Brandy Clark’s ‘Live From Los Angeles’ album is smart to the core

Country music singer and songwriter Brandy Clark performs at the Hotel Cafe in Hollywood in 2016. She recorded her new live album "Live From Los Angeles" at the venue.
(Genaro Molina / Los Angeles Times)

How do you tell when a song has connected with people in a really big way?

“Whenever it becomes a merch item,” widely lauded country singer and songwriter Brandy Clark said Wednesday in an interview to discuss the Aug. 18 release of her new album, “Brandy Clark: Live From Los Angeles,” recorded last year at Hotel Café in Hollywood.

“We have a T-shirt that says ‘Karma’s a … — I hope you have a daughter,” she said, referencing the PG-13 line from her song “Daughter,” a cut on last year’s “Big Day in a Small Town” studio album.

It’s a song she played live for the first time last year at the Hotel Café. “If people start wearing something that has something you wrote on it, you know they really identify with it.”


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In just the two albums she’s released since making her major-label debut in 2015 with “12 Stories,” Clark has written her fair share of inventive and snappy phrases that are T-shirt-, hoodie- or coffee mug-ready.

For instance, she sells apparel that reads “Ain’t your Marcia Brady” (a line from “Girl Next Door”) as well as “Love Can Go to Hell,” both from the “Big Day in a Small Town” album.

“Girl Next Door” also appears on “Live From Los Angeles” in one of the album’s instrumentally stripped down versions she delivered with guitarist and harmony singer Miles Aubrey. Yet the dialed-down renditions lose none of the energy or sass of the studio versions.

Between Clark’s consistently smart lyrics, her ever twisting and turning melodies and Aubrey’s tasty guitar fills and solos, there’s never a dull moment in the new 11-track album.


Originally, the album was made strictly as a bonus vinyl release last April for independent retailers — part of a limited-edition pressing of 2,500 copies. But because she and others at her label were so taken with the spirit of the recording, as well as with the enthusiasm the Hotel Café audience exhibited that night, they decided to release a digital version so more of her fans could access it.

“A lot of times we’ll record shows if we have the ability to, and the Hotel Café has the ability to,” she said. “I had played there earlier, and it was such a good vibe and such a cool room that we recorded the show when we went back. It turned out better than we had hoped for. A lot of fans had been saying, ‘We love your band, but we also love it when the songs are more stripped down’.”

Clark had a solid reputation as a songwriter before starting to record her own material. She’s best known, perhaps, as co-writer, with Kacey Musgraves and Shane McAnally, of Miranda Lambert’s 2013 hit “Not Your Mama’s Broken Heart.”

So rather than simply rely on material from her own first two albums on the live set, Clark also used the opportunity at Hotel Café to introduce a previously unrecorded song, “When I Get to Drinkin’.” In her intro to the song, she says she’d like to one day do an entire album of drinking songs.

“I don’t know if that’s on a five-year or a 10-year or a one-year plan,” she said. “I don’t know if it’ll be my next project. So much of what I love about music goes back to my mom, and she had this [1997] k.d. lang album called ‘Drag,’ with songs that all had references to cigarettes in them, like ‘Three Cigarettes In an Ashtray.’ I love concept records.”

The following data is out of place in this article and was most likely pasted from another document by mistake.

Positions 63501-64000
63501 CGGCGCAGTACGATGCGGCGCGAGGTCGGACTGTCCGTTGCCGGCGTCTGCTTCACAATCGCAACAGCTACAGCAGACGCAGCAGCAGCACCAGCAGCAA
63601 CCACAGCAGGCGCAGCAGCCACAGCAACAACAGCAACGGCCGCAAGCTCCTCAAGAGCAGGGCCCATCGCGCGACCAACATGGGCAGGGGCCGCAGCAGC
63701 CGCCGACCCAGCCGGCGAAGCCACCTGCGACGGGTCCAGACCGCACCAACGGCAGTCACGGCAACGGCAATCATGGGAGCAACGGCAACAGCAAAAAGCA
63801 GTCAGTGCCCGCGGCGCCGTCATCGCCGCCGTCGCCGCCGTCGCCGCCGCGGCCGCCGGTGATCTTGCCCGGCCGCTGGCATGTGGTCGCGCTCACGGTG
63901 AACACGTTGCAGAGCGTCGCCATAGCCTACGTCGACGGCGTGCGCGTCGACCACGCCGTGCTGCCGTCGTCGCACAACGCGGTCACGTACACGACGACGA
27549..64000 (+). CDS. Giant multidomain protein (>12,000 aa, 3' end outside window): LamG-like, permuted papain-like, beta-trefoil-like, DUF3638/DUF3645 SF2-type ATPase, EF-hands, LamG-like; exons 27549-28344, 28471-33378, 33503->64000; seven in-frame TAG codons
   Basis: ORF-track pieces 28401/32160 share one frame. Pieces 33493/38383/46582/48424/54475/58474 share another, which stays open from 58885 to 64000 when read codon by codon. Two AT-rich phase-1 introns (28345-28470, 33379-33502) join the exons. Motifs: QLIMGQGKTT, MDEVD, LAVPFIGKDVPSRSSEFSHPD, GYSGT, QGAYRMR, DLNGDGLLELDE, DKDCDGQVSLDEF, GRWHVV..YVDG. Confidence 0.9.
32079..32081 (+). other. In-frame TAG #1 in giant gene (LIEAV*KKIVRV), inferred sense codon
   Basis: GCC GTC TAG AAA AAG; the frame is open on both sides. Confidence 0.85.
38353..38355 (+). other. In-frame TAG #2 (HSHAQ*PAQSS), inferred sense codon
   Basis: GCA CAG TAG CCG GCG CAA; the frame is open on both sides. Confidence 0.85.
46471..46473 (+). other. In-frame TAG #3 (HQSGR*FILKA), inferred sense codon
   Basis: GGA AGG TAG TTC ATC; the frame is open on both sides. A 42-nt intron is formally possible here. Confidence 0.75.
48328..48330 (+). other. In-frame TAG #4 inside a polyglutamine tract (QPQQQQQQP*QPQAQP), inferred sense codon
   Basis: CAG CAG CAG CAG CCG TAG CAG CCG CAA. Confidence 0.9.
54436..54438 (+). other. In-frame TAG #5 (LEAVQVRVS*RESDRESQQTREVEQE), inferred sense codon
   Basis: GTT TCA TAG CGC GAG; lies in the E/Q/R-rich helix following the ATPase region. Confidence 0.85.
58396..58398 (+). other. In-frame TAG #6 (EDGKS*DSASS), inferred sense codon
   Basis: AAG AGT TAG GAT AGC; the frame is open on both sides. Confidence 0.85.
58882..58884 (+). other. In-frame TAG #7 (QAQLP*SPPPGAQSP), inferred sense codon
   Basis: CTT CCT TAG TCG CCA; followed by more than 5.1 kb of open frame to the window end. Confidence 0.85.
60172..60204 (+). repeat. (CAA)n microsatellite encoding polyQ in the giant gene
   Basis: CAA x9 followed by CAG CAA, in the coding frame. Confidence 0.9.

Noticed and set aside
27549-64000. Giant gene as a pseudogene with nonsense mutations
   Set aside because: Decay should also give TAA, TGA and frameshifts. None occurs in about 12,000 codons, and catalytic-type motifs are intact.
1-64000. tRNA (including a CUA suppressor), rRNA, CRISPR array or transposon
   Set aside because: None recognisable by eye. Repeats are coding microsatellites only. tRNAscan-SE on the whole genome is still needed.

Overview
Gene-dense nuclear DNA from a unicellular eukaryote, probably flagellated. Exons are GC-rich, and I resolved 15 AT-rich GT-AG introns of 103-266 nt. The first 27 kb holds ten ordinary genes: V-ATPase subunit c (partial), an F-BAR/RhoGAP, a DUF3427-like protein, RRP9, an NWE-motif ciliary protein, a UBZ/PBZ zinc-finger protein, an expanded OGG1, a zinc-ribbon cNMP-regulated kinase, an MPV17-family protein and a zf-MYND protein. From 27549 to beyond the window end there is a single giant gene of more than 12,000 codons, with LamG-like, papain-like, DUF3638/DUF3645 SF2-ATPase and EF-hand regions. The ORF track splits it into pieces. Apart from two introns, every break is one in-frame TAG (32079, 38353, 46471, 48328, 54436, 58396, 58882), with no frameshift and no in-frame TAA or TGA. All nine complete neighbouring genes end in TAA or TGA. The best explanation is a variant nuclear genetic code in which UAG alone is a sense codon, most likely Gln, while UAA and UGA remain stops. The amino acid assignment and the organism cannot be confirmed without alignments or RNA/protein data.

“It would be a great challenge,” she said. “It would be a challenge to do the unexpected, to cover the range of emotions that go with drinking — it couldn’t just all be alcoholic-type drinking songs.”


As much fun as she has in humor-laden numbers including “Daughter,” “Get High” and “Smokin’ Drinkin’ Cheatin’,” Clark also dives deep emotionally in the live album’s ballads such as “Hold My Hand,” “When I Get to Drinkin’” and “Since You’ve Gone to Heaven.”

Of the latter, she said, “My dad was killed in a logging accident in July 2001, just before 9/11,” she said, referencing the terrorist attacks of Sept. 11, 2001.

“I went home for a week, and then went back to work. I remember 9/11 happening and still feeling raw in the grief of losing my dad, and then seeing the whole country grieving, watching the news on CNN, and thinking ‘Since my dad has died, the world has gone to hell.’ I had that idea, ‘Since you’ve gone to heaven, the whole world’s gone to hell.’”

One of her revelations from the experience of the show at Hotel Café was the audience’s response to “When I Get to Drinkin’.”

“I always loved that song, but I didn’t know how people would respond to it,” she said. “One of the first times I did it was at Hotel Café, and the crowd’s enthusiasm was such a pleasant surprise. That taught me, ‘OK, I need to trust myself a little more’.”

She’s also received lots of positive reinforcement from the industry, including several Grammy nominations in the country fields as well as a nomination for best new artist at the 2015 ceremony.


“It’s funny to me, I felt like we were into it a good six months before I really started to feel a swell” for the “Big Day in a Small Town” album, she said. “The Grammy nominations really helped, and it continues to have a life, continues to grow and have a bigger life. I believe in both records, and I believe in that record so much. To me it’s a good bar for what I do next. I want to keep the bar high and keep raising it, but doing things that move me and that move other people.”

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